Securing TCP/IP Solution and enhancing Design for Availability
The security of a network design is measured by the ability of the design to prevent unauthorized access to data transmission and intranet-based resources.
TCP/IP incorporates security features that provide protection of the TCP/IP data as it is sent on the network, along with configuration of the types of local host traffic that are processed.
The Windows® implementation of TCP/IP includes additional security features that you can employ to secure data as it moves "through the wire."
Probably the most significant feature included with Windows is Internet Protocol Security, or IPSec, which is able to encrypt and decrypt data transparently as it is transferred across the network.
This module demonstrates how to create a successful network design strategy using IPSec.
By the end of this module, you should be able to:
- Reduce unauthorized access to network resources using filters
- Define the data protection features provided by IPSec
- Define the data protection levels provided by IPSec
- Define how to negotiate security keys
- Define the strategies used to enhance the availability of TCP/IP routing structures
The next lesson examines how to protect IP traffic with filters.
Dynamic Host Configuration Protocol (DHCP)
The Dynamic Host Configuration Protocol (DHCP) automates the process of configuring new and existing devices on TCP/IP networks.
DHCP performs many of the same functions a network administrator carries out when connecting a computer to a network. DHCP enables a program to automatically manage policy decisions and bookkeeping tasks. Replacing manual configuration with a program adds flexibility, mobility, and control to networked computer configurations. This chapter provides an overview of how network administrators allocate, manage, and configure IP addresses, and it shows how administrators can use DHCP to accomplish these same tasks.
It also introduces some of the basic terminology required to understand the capabilities that the protocol provides and examines some reasons for, and caveats about, using DHCP.
Configuring Devices on a Network
Any network administrator using TCP/IP can testify that manually configuring computers attached to a network is a time-consuming and error-prone process.
Indeed, at almost any site, regardless of whether DHCP is in use, the address assignment and configuration process is automated in some way.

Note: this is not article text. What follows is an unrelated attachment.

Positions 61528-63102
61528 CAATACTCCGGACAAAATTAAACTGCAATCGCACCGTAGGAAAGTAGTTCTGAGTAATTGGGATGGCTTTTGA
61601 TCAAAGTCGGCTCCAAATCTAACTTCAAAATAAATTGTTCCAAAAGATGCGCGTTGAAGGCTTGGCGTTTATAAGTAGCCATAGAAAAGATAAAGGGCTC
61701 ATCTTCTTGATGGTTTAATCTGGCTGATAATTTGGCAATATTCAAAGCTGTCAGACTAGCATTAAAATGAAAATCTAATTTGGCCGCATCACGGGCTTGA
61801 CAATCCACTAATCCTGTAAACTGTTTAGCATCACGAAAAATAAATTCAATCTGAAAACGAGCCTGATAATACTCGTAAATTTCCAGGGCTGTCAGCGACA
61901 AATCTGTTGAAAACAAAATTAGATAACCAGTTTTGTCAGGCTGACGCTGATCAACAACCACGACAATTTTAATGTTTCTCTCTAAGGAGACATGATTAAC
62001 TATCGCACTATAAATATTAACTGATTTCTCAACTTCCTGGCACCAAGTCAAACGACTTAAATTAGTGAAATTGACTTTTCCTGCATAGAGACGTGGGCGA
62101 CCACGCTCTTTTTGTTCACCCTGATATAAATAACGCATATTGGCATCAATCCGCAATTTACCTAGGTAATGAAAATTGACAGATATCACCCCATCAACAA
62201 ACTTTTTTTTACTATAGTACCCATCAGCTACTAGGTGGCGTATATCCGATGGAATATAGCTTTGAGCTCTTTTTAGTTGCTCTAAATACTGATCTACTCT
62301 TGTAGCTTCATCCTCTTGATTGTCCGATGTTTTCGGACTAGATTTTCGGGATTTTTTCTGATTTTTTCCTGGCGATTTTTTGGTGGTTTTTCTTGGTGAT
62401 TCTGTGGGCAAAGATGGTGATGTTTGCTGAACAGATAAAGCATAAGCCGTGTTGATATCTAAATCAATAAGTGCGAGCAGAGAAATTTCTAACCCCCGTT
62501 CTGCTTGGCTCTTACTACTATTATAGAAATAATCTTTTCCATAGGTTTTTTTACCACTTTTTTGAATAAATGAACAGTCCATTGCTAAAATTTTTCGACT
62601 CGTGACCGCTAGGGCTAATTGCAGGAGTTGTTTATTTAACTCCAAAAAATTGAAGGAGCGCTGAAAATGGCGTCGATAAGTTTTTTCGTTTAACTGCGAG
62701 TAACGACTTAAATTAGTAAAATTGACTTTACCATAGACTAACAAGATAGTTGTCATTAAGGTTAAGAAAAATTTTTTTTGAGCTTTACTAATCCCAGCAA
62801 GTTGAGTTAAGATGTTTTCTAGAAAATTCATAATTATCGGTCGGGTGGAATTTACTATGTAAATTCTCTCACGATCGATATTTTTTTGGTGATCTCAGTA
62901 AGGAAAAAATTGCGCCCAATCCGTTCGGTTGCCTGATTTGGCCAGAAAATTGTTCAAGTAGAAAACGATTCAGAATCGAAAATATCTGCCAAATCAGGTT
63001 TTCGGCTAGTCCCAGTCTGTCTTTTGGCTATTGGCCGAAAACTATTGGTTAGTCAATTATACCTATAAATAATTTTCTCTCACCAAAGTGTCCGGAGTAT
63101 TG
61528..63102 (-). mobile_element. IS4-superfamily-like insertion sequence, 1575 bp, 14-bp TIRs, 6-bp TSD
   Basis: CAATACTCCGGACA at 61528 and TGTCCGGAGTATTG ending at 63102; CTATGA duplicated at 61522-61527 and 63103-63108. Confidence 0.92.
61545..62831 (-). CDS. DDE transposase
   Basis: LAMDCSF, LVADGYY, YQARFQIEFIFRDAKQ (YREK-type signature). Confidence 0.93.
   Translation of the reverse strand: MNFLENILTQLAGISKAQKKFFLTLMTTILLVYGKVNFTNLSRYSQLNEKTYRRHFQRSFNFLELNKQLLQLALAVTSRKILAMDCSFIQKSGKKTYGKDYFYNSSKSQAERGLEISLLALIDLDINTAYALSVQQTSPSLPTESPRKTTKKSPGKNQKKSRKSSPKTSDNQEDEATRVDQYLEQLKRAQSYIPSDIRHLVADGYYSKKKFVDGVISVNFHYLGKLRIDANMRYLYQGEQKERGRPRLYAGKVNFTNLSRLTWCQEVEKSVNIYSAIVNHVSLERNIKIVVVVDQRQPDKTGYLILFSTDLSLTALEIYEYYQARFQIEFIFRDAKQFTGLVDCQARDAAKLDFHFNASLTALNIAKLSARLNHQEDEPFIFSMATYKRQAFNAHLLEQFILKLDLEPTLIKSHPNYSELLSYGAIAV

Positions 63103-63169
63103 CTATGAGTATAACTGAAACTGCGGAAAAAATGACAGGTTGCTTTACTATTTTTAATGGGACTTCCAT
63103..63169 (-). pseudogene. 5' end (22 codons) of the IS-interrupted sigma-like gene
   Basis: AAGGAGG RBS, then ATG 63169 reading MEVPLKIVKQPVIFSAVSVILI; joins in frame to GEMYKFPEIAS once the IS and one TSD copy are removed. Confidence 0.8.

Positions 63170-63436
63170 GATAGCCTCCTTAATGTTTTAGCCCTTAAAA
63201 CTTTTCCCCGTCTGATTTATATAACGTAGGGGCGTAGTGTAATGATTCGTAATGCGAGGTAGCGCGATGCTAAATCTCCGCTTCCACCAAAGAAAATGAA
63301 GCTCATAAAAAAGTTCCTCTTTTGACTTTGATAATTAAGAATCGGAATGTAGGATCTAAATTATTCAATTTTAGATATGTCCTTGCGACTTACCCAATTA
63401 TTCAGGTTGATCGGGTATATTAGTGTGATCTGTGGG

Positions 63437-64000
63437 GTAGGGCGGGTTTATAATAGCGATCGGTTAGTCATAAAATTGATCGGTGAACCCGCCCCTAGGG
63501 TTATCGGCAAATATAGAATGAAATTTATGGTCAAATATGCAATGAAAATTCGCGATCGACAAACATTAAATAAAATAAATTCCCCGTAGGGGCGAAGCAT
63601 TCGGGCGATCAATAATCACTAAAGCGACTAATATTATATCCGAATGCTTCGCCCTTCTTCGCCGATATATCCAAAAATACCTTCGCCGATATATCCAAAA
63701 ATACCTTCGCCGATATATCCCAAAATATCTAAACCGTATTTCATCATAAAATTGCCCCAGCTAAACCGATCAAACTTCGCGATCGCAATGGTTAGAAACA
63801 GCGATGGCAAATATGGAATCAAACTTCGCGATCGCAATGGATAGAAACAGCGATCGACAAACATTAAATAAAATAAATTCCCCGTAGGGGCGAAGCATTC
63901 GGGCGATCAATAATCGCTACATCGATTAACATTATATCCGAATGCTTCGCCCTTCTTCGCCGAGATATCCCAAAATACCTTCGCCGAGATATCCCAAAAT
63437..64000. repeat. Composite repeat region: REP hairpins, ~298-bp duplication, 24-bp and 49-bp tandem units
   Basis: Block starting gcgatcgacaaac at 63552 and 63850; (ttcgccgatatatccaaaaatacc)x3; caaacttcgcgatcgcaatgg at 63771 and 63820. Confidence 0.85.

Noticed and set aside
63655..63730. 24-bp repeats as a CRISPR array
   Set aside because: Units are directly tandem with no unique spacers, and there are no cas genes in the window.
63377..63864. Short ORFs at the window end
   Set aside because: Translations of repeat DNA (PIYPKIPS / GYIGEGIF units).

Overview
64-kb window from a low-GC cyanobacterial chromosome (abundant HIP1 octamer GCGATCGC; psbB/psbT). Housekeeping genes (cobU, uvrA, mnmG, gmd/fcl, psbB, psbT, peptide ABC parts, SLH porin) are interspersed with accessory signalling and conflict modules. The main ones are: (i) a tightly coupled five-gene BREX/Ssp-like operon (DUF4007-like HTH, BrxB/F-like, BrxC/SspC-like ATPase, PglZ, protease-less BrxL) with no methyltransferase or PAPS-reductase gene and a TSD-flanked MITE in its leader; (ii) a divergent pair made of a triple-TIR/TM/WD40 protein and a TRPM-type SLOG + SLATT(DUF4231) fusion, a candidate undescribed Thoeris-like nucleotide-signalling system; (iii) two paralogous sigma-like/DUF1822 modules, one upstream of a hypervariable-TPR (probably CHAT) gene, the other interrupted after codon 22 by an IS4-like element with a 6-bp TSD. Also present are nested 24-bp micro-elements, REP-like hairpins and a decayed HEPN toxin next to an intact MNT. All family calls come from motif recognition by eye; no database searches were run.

I worked as a network administrator at the Digital Equipment Corporation (DEC) campus in Palo Alto, California, before DHCP was available to simplify the tasks of address management and configuration.
To respond to such questions, we asked the following:
The DEC campus used a central IP address administration system, which was based on a single list, or host table, of computers, IP addresses, and Domain Name System (DNS) names for the entire network.
To help introduce you to the tasks that a DHCP server performs, this section describes what network administrators did before DHCP became widely available.
As part of the network administration task, we network administrators updated the host table with new computers as they were added to the network and changed the entries for computers as their names and addresses changed.Periodically, I ran a shell script on the host table to update the DNS server database and configured individual computers manually, from the entries in the host table, by physically walking up to each computer and entering the configuration information. Users had a variety of questions about connecting their computers to the campus network. Usually, they wanted to know what IP address they could use for their computers.
- Who are you?
- Is this a new device, or was it connected to the network before?
- What is the old IP address of the device?
- Where do you need to install this device?
- In what department do you work?